I’m not particularly interested in the comparisons to Christian extremists. They exist, but they are rare - and they are hardly influential. Further, the comparison betrays a lack of historical understanding. The intellectual basis for Sunni extremism is rooted in a closing of the books in the 10th century. There is no such phenomenon in Christianity.

  • Itself a legacy of the French colonial period.

Hm your wild, unprovable supposition is “indisputable.” Maybe we use that word differently? It’s “indisputable” to me that no matter what percentage of religious zealots are ready to KILL, the Christians definitely have the biggest guns and deserve the most scrutiny and internet bagging.

What I think is indisputable is among highly religious people, Islam is the only religion, where a significant number (not in terms of percentage but .1% of a 1 billion is a million) think it is ok to use violence in the name of their religion.

One thing here, because I’ve seen exactly this stated, and it is absolutely illogical…

.1% of a billion is a million…


But that on its own isn’t actually a statement of anything… Because for it to mean something, you have to actually establish that .1% of Muslims hold terrorist beliefs or whatever it is being pinned on them.

To an infuriating degree, i have seen this statement made, essentially as part of a circular argument that goes like this:
Tons of Muslims are terrorists.
I know this because if only .1% of Muslims are terrorists, then that’s a million Muslim terrorists!
And i know that at least .1% of Muslims are terrorists, because everyone knows tons of Muslims are terrorists!

No… The reality is that way, way, way less than .1% of Muslims support terrorism.

Now, you could get significant percentage that say they support violence in defense of their religion, if presented in a suitably vague manner… But I would suspect you could get exactly the s same type of response if you asked Christians similarly phrased questions.

Anyway, this just bugged me, because the reality is that the idea of .1% of Muslims believing something isn’t just something you can ASSUME. That kind of thing requires extensive empirical evidence.

I think the quite low level of terrorist activity would indicate that the number of muslims who support terrorism or would take direct part in it is far far far far far less than even 0.1%. I mean in North America islamic terrorism is basically not a thing that happens with any noticeable frequency, i.e. it’s definitely well below the normal rate of crazification leading to violent acts. In Western Europe it’s basically a law enforcement problem, with just a handful of actual terrorists showing up to do bad things.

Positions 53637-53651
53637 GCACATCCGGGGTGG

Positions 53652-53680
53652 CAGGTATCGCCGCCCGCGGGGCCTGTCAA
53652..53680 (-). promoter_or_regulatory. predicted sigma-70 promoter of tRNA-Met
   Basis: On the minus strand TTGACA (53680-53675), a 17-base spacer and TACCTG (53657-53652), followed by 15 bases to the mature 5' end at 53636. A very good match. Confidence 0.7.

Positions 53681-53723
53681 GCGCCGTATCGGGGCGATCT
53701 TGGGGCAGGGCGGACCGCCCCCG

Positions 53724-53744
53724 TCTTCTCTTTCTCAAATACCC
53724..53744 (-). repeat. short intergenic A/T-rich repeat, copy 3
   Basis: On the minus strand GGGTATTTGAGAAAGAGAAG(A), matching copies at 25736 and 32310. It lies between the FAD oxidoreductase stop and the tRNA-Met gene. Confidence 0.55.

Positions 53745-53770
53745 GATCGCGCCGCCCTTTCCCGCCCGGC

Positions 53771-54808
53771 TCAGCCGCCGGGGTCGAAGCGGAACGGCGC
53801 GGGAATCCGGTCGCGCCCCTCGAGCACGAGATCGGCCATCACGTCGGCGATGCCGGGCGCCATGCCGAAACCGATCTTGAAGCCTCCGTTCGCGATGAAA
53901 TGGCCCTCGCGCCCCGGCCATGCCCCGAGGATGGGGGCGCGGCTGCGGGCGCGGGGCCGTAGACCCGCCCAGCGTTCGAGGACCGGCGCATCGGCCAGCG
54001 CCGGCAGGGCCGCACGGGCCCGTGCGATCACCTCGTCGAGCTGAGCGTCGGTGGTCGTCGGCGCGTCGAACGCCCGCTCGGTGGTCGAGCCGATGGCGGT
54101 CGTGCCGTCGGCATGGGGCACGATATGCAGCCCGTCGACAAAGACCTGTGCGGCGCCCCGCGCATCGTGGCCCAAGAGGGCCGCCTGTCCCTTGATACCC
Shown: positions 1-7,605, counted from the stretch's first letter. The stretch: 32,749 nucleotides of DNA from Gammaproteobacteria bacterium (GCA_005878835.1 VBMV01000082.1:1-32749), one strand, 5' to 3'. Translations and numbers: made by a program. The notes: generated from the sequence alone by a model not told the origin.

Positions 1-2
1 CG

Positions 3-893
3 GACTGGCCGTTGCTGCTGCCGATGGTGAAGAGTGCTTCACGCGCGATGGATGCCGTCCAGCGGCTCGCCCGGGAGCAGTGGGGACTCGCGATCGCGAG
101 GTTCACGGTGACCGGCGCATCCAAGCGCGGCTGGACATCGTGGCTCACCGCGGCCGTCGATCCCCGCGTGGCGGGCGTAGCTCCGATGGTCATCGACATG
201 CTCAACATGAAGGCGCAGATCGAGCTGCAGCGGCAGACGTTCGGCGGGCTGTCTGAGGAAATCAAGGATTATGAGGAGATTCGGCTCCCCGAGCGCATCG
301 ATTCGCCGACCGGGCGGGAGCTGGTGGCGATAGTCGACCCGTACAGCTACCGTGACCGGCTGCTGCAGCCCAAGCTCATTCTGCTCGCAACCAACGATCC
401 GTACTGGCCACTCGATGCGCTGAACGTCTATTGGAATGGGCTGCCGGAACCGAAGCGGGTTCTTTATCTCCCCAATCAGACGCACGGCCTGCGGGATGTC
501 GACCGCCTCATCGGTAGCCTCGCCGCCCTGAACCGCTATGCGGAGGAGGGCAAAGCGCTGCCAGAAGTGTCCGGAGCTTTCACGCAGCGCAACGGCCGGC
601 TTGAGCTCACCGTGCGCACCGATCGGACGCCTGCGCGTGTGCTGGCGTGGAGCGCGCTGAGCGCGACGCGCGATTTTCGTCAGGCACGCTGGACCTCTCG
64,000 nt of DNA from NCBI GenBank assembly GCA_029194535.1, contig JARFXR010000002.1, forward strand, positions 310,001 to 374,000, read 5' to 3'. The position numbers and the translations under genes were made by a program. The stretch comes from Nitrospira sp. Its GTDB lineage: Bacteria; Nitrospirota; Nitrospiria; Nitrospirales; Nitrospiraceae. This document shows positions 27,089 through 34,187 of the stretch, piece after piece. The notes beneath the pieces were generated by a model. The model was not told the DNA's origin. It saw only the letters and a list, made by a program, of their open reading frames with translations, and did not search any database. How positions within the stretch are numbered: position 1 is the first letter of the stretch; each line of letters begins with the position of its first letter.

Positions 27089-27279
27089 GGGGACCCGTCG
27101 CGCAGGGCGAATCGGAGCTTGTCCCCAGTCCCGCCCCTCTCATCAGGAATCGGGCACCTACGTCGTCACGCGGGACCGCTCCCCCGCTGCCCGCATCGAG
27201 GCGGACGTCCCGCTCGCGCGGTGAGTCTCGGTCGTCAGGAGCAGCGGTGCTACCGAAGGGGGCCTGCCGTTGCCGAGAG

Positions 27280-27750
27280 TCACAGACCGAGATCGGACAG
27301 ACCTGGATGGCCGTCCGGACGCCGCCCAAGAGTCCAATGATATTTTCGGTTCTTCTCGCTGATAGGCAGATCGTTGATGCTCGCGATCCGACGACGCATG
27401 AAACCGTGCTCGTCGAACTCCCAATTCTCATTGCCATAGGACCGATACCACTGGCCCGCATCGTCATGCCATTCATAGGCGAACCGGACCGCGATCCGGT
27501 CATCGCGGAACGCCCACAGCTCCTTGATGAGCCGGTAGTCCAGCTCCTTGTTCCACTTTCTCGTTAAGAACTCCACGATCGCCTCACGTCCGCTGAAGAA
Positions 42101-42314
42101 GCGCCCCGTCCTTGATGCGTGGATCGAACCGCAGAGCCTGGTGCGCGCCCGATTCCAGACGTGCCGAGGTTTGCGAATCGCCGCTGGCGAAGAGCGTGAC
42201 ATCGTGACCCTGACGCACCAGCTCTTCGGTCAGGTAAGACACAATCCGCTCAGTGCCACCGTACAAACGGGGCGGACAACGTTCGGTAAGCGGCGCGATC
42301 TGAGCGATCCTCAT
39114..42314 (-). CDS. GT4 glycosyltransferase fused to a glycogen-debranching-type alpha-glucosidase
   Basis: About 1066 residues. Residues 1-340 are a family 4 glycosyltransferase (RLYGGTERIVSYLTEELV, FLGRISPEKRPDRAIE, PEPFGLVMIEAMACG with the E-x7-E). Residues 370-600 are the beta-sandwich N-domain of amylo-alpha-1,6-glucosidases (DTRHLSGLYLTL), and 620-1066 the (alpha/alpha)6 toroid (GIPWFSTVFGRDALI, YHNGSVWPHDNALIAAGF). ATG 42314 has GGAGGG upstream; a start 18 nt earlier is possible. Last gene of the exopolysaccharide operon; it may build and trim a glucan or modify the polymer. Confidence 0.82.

If there were armies of hundreds of thousands let alone a million terrorists, you’d notice that pretty clearly. Even ISIS, the biggest manifestation of Islamism, is at best somewhere in the low 5 figure range in terms of militants.

Perhaps I’m not explaining the situation clearly. What’s public here is that I’m not cool with someone repeatedly saying bigoted things on this forum. That’s something I’m more than happy to declare, and really, it should go without saying (sadly, the current political climate gives some people the idea that they have free reign to saying bigoted things about Muslims because Islam is inherently evil/violent/bad/worthy of stereotyping).

What’s between me and olaf is that the issue has been discussed and if you want to know the particulars of what he’s said in the past, this isn’t the place to dredge up someone posting history just so you can gawk at it and shame that person. I’m totally cool with where olaf and I stand, and I hope he is as well. Furthermore, he’s more than welcome to come into this thread and discuss the situation if he has any interest in doing so. But this isn’t a thread about someone’s posting history and you don’t get to turn it into one.


You and Polk are cherry picking. You can do the same thing to demonstrate that, yes, Islam is a religion of peace.

The fact of the matter is that a religion as large, diverse, and old as Islam is going to consist of a wide range of doctrines. Is violent extremism popular and growing among Muslims? Sure. Is violent extremism the defining characteristic? Absolutely not, no more so than baptism or the Eucharist or snake-handling is a defining characteristic of Christianity.


Wait, isn’t baptism a major sacrament in pretty much all of Christianity?